5. The system of claim 1 further characterized in that the means for moving the chart includes a rate regulator for varying the speed of relative chart movement.
6. A device for controlling and recording the operation of a system having a system controller and a system operation sensor comprising a recorder device having thereon it a p a chart of electrically non-conductive material which is moved on a time schedule and a marker and an actuator therefor on the recorder, said actuator being connectable to the system operation sensor so as to be controlled thereby for marking the chart with a record of the system operation, said chart also including thereon a graph depicting a program of desired operation of said system, said graph being composed of spaced generally parallel electrically conductive boundaries defining a narrow elec: trically non-conductive line-like strip of chart which constitutes the graph on said chart, difierent electrical potential means connected respectively to said electrically conductive boundaries for establishing an electrical potential between them and in the space adjacent thereto, electrical potential signal pickup probe means comprising a part of the marker mounted on the marker so as to be close to the chart when the marker is marking the chart, and formed so as to have an electrical signal imposed thereon from the electrical potential in space caused by the electric potentials on said boundaries, said signal being proportional to the position of the marker relative to the graph, means connecting .said signal pickup probe means to the system controller for delivering the electrical potential of the probe to the controller for operating said controller proportionately in accordance With the program depicted by said graph.
7. The device specified in claim 6 further characterized in that the chart is constructed on a system of rectangular coordinates.
8. The device specified in claim 6 further characterized in that the chart is constructed on a system of polar coordinates.
9. The device specified in claim 6 further characterized in that an electrically insulating sheet is placed over the chart for receiving the record produced by the marker.
10. A device for controlling and recording the operation of a system having a system controller and a system operation sensor comprising a modified recorder having a chart and means for moving said chart on a prescribed basis and a record marker together with a motor mechanism connected thereto for moving it, said motor mechanism being connectable to the system sensor so as to be operated thereby in response to signals received from the sensor for recording the operation of the system, the modification including a graph on the chart having generally closely spaced generally parallel edges defining boundaries of electrically conductive material, the space between said edges being nonconductive and depicting the graph of intended system operation, different electrical potential means connected respectively to said edges so as to charge them to different electrical potentials, and thereby produce a potential gradient between said edges and in space adjacent said edges, and an electrical potential signal pickup on the marker mounted so as to be positioned in space close to said edges when the record marker is on the chart and oriented so as to have an electrical signal imposed thereon by the potential in space and which is proportionate to the position of the marker relative to the edges, means connecting said signal pickup probe to the system controller for delivering the electrical potential of the probe to the controller for operating it to proportionately control the system in response to the potential gradient between said edges.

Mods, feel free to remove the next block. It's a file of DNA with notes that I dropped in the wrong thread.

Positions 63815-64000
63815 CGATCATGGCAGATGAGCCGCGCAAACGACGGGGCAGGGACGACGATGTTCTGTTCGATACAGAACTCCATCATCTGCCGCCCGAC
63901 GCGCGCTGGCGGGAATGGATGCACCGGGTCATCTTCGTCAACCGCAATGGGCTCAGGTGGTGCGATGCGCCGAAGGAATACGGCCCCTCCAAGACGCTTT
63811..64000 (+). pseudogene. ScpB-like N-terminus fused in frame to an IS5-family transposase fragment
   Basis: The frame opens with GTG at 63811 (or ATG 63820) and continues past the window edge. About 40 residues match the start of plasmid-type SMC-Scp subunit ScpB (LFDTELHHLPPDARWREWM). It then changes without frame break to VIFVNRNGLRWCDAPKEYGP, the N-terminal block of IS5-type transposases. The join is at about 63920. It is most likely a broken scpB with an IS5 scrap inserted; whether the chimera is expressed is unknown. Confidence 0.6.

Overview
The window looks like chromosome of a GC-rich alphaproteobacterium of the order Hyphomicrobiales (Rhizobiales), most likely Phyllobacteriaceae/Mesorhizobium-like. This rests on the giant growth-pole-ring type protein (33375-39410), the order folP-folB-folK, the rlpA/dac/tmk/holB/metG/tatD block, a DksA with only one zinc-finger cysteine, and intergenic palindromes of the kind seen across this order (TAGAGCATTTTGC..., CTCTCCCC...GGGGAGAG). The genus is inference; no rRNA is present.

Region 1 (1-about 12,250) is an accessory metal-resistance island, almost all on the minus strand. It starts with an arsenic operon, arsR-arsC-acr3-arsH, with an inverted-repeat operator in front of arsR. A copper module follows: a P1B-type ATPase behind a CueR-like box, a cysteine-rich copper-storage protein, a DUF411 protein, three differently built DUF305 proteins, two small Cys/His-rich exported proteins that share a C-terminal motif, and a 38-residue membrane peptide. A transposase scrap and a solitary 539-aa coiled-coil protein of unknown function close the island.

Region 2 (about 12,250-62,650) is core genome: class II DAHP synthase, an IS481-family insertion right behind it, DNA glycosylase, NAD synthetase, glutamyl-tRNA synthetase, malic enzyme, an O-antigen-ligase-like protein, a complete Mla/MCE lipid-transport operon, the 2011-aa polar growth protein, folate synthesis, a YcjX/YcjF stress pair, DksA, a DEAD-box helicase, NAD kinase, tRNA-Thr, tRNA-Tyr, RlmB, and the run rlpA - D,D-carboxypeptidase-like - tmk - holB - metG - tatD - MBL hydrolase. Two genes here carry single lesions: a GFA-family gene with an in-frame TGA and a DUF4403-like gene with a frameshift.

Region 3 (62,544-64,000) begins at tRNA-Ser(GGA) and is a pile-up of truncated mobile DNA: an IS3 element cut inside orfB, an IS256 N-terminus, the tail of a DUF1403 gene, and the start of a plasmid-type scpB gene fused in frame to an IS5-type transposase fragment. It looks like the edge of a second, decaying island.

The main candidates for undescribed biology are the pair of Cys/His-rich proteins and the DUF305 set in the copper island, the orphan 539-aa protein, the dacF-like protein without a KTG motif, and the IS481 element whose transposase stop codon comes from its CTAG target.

11. The device specified in claim 10 further characterized in that the signal pickup is a ballpoint pen.
12. The device specified in claim 10 further characterized in that means is provided on the recorder for holding the marker out of contact with the chart so it does not record thereon but is in a position in which the signal pickup is still eifective.
13. The device specified in claim 10 further characterized in that means is provided on the recorder for holding the marker out of contact with the chart so it does not record thereon but is in a position in which the signal pickup is still effective, and an indicator scale is 15 provided adjacent the path of movement of said marker for providing an indication in cooperation with said marker.
14. The device of claim 10 further characterized in that means is provided for interrupting the operation of 5 the means for moving said chart.
References Cited in the file of this patent UNITED STATES PATENTS 2,156,289 Hoy May 2, 1939 16 Keinath Apr. 4, Hubbard et a1. Mar. 11, Parker June 3, Johnson Sept. 16, Berry May 25, Rorden May 1, Blakeslee May 22, Mosely May 20, Riester et a1. Sept. 8, Maltby Nov. 10,
Anderson June 14,